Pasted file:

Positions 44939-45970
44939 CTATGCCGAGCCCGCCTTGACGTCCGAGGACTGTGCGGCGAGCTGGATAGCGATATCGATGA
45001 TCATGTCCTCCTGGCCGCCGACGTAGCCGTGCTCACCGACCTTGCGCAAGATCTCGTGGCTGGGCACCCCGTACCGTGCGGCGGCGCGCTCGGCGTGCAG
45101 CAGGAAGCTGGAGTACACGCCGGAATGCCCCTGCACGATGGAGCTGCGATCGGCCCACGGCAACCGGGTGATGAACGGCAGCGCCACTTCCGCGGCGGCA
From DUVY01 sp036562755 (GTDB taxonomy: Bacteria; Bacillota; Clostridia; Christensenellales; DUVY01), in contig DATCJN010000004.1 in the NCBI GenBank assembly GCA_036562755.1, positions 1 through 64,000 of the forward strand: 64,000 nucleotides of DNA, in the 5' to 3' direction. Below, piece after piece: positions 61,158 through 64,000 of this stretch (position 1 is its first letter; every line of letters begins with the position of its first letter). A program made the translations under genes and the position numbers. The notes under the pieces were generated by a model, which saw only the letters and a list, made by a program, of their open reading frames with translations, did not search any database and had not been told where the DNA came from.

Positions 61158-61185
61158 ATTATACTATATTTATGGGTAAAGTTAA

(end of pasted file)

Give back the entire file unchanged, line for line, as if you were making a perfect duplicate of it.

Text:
Positions 44939-45970
44939 CTATGCCGAGCCCGCCTTGACGTCCGAGGACTGTGCGGCGAGCTGGATAGCGATATCGATGA
45001 TCATGTCCTCCTGGCCGCCGACGTAGCCGTGCTCACCGACCTTGCGCAAGATCTCGTGGCTGGGCACCCCGTACCGTGCGGCGGCGCGCTCGGCGTGCAG
45101 CAGGAAGCTGGAGTACACGCCGGAATGCCCCTGCACGATGGAGCTGCGATCGGCCCACGGCAACCGGGTGATGAACGGCAGCGCCACTTCCGCGGCGGCA
From DUVY01 sp036562755 (GTDB taxonomy: Bacteria; Bacillota; Clostridia; Christensenellales; DUVY01), in contig DATCJN010000004.1 in the NCBI GenBank assembly GCA_036562755.1, positions 1 through 64,000 of the forward strand: 64,000 nucleotides of DNA, in the 5' to 3' direction. Below, piece after piece: positions 61,158 through 64,000 of this stretch (position 1 is its first letter; every line of letters begins with the position of its first letter). A program made the translations under genes and the position numbers. The notes under the pieces were generated by a model, which saw only the letters and a list, made by a program, of their open reading frames with translations, did not search any database and had not been told where the DNA came from.

Positions 61158-61185
61158 ATTATACTATATTTATGGGTAAAGTTAA